The Metsamor NPP operating in Armenia has long since exhausted its resources and is obsolete, both physically and morally. It is located in a seismically dangerous zone and represents a threat to the new Chernobyl for the entire region. But in addition to this, Armenia has become a hotbed of uncontrolled proliferation of nuclear substances that terrorists can freely acquire.
International terrorist groups can easily create so-called “dirty bombs” from Armenian smuggled nuclear materials. Recall that the “dirty bomb” refers to radiological weapons of mass destruction (WMD), which use ionizing radiation of radioactive materials as a striking element. Weapons are made on the basis of radioactive materials.
The main corridor through which the deadly radioactive substances crawl from Armenia around the world is Georgia. It should be understood that the facts of the detention of Armenian citizens on the border with radioactive substances or major cities of Georgia are only “the visible tip of the iceberg”. In addition to the Sadakhlo checkpoint, radioactive substances can get into Georgia through the less busy checkpoints of the Akhkerpi, Guguti and Ninotsminda. The attackers from Armenia can use the fact that, firstly, the data of the checkpoint are considered “secondary”, and secondly, from the Georgian side, many ethnic Armenians work at the same Ninotsminda checkpoint, which may well be associated with smugglers. In the framework of so-called "national solidarity".
It should also be borne in mind that the border between Georgia and Armenia is very poorly guarded and it can be “moved” by Armenian border guards into Georgia’s territory with impunity. It cannot be ruled out that there are illegal channels of radioactive substances through this border.
The world community is beginning to focus on the circulation of radioactive substances due to the danger that Iran has started producing nuclear weapons, but from the same Republic of Armenia, radioactive substances may also be uncontrolled imported into Iran, including enriched uranium.
Considering the transcendent corruption in the Armenian nuclear power industry and in the sphere of radioactive substances circulation, it can be stated that the Armenian authorities themselves are not only failing to prevent the illegal diversion of radioactive substances outside the country, but do not want to. It is possible that the illegal trade in radioactive substances is controlled by the Armenian special services. And this trade goes through the territory of Georgia, putting it under a mortal blow.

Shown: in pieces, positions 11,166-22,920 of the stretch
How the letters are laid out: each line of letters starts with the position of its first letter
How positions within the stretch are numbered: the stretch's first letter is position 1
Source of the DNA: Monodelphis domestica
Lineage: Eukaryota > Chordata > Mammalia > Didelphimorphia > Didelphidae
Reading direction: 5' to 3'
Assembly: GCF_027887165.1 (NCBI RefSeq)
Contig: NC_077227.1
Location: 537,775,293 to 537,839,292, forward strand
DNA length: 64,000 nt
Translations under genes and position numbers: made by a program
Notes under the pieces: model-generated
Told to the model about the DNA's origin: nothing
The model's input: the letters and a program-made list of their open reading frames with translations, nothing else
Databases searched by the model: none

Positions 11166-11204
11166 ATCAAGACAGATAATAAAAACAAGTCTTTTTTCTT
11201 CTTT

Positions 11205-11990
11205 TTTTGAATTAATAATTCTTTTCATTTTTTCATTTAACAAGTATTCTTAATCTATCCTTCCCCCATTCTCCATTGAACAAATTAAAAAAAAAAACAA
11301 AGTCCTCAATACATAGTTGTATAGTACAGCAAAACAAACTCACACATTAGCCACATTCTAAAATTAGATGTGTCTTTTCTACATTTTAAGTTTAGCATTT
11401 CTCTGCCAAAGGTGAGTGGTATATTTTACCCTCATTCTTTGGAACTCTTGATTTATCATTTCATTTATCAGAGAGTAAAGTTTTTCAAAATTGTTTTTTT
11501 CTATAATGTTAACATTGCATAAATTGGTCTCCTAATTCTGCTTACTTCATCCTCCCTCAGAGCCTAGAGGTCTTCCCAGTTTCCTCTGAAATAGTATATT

Recent political scandals may temporarily create problems with the tourist flow from the same Russia. But it will take several months for political scandals to be forgotten, and tourists will go again. But what to do if the territory of Georgia is contaminated with radioactive substances imported from Armenia? It will be useless to invite tourists. They can simply turn on dosimeters - and their testimony will become a guaranteed “anti-advertisement” of trips to Georgia.
These facts speak for themselves - today the question of the radiation safety of Georgia and the countries of the South Caucasus is most acute. And if the Armenian authorities cannot ensure the protection of radioactive substances and nuclear facilities, the international community should assume this role. And first of all the country interested in the nuclear security of the region more than others - Georgia. And Georgia, in which case, will have the first blow of a nuclear catastrophe emanating from Armenia.
Today, everyone can agree - Armenia is far from Japan. Japan almost did not cope with a nuclear disaster at nuclear power plants.
If Armenia does not want to see on its territory and security forces the same Turkey (which is also concerned about the danger emanating from Armenian territory), if Russia does not cope with ensuring the nuclear security of an “ally”, then Georgia should assume this role.
Within the framework of the general Caucasian radioactive safety, Georgian special units must be deployed at the Metsamor NPP and at all facilities in Armenia where radioactive substances are stored, and take their turn under the strictest control. Because only in the current situation can a rapidly approaching deadly nuclear catastrophe be prevented for the entire region, including Armenia and the Armenian people. After all, “playing around” with smuggling and illegal trafficking of radioactive substances, exploiting the most dangerous Metsamor NPP “on the last gasp”, irresponsible Armenian functionaries themselves are preparing the genocide of their own Armenian people.